Naturally, as a product manager, you want to be proud of what you’re building. Ideally, your product should be innovative and truly valuable for the people using it, and it should make a genuine impact on the world.
If the product doesn’t tick these boxes, it’s a solid reason to leave a PM gig. In fact, 46 of product managers in our poll mention exactly this being the reason they quit.
#3 Lack of Clarity in Your Role
Product managers are expected to be the “jacks-of-all-trades.” They need to have numerous skills such as organization skills, people skills, communication skills, management skills, as well as some coding knowledge, strategic thinking, empathy, authority, etc.
For that reason, and since the role of a product manager is still relatively new in software companies, this role differs from organization to organization. Unfortunately, that also means that if you were responsible for one set of tasks in your previous job, it doesn’t mean you’ll have the same responsibilities in your next position.
Many product managers find themselves confused and overwhelmed by the responsibilities thrown at them. They’re not sure what falls under their job and what doesn’t, which is the stepping stone to many problems along the way.
With 55 votes, this lack of clarity in product management roles is the third biggest reason why PMs leave their jobs.
#2 Lack of Challenge and Growth Opportunities
The role of a product manager is very dynamic. As a PM, you’ll probably be doing tons of different tasks during the day, and each day will be an opportunity to learn something new, solve a problem or overcome an obstacle.
The job of a product manager is challenging, but that’s what makes it exciting. However, this is not always the case. And many product managers we asked have listed precisely the lack of challenge and growth opportunities as the main reason why they would quit – 129 to be exact.
One interesting fact that may contribute to this result comes from a study done by Pragmatic Marketing in 2016. According to the study, only 28% of product managers’ time is spent on strategizing, and most of their time is spent on execution.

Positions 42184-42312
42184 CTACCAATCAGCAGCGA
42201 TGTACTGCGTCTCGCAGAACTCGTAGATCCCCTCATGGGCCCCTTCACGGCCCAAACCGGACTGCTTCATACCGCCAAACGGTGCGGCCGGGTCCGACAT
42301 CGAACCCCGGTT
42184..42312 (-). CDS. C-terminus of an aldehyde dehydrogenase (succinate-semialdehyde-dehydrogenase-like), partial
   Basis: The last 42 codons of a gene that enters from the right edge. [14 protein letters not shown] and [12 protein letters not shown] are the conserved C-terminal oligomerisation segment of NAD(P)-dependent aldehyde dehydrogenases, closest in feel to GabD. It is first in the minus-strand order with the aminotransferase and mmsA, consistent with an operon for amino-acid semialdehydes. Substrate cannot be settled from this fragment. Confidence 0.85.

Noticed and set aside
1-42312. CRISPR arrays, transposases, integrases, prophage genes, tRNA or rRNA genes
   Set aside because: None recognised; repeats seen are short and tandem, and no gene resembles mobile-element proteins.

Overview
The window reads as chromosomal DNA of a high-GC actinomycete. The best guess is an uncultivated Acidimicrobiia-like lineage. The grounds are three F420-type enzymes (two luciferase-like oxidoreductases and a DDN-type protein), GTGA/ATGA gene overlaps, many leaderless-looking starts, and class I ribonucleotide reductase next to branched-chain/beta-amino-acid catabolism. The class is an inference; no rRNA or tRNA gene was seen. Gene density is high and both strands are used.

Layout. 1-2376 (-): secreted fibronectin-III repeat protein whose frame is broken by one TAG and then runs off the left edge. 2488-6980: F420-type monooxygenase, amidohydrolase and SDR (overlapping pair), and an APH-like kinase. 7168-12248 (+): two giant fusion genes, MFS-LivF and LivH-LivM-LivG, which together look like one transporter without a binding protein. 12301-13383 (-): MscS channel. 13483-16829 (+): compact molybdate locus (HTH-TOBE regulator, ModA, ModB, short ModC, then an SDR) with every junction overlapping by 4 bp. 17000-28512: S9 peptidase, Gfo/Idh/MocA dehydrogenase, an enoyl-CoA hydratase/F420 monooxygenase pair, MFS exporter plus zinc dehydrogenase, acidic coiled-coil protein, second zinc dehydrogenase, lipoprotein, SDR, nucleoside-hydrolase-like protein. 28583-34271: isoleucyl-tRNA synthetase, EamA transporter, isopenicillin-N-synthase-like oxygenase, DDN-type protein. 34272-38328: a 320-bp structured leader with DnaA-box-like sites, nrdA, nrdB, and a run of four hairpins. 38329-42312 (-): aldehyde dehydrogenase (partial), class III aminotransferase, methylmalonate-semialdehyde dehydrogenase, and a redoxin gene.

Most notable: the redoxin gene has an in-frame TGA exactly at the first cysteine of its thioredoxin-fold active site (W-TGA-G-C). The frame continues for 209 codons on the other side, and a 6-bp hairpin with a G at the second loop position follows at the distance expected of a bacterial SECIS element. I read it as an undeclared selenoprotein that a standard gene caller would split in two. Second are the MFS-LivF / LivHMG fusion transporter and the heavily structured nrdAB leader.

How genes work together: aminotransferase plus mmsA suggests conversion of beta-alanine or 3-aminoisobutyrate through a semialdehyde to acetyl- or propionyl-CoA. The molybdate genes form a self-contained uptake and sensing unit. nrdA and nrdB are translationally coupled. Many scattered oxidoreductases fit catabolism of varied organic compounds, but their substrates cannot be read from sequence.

That tells us that product managers are often not hired to do their job – instead, they’re hired to implement somebody else’s strategy. That way they don’t have the opportunity to take risks and to grow – they are forced to stay boxed in, or to leave looking for a better job.
#1 Bad Company Management and Leadership
“People don’t leave companies. People leave managers,” one product manager cleverly concluded in our poll, and most product managers seem to agree. Bad company management and leadership got 431 votes which clearly makes it the number one reason why PMs leave their jobs.
The thing with bad management is that it can lead to many different problems for the product manager, but also for the whole team.
Bad management can mean you have a strict supervisor who wants to keep everything under control. It can mean you won’t feel guided well or appreciated enough. Maybe you’ll constantly have to fight management on any decisions you try to make. Or the general atmosphere in the team can be so toxic that you hate going to work every morning even though you truly believe in the product.
Finally, bad management and leadership can eventually lead to all other reasons we listed in the poll – from the lack of challenge and growth opportunities to the lack of clarity in your role and dysfunctional processes.
Plenty of Room for Improvement
After conducting our short study, one thing became clear. Product managers across the world agreed that bad management is the biggest reason that would make them pack their things and leave their jobs, so there’s definitely room for improvement in the management department.
Especially considering that a fully optimized product management process could increase company profits by over 34% while the majority of leaders have very little idea of the value product manager actually bring to their business. It’s time for some changes.
Meet the Author
Jovana Zoric is a product marketing manager at Infinity. Having worked as a content writer and marketer since 2011, she has helped numerous businesses thrive. In Infinity, she’s found a new mission – building the best work management app.
Updated: April 3, 2023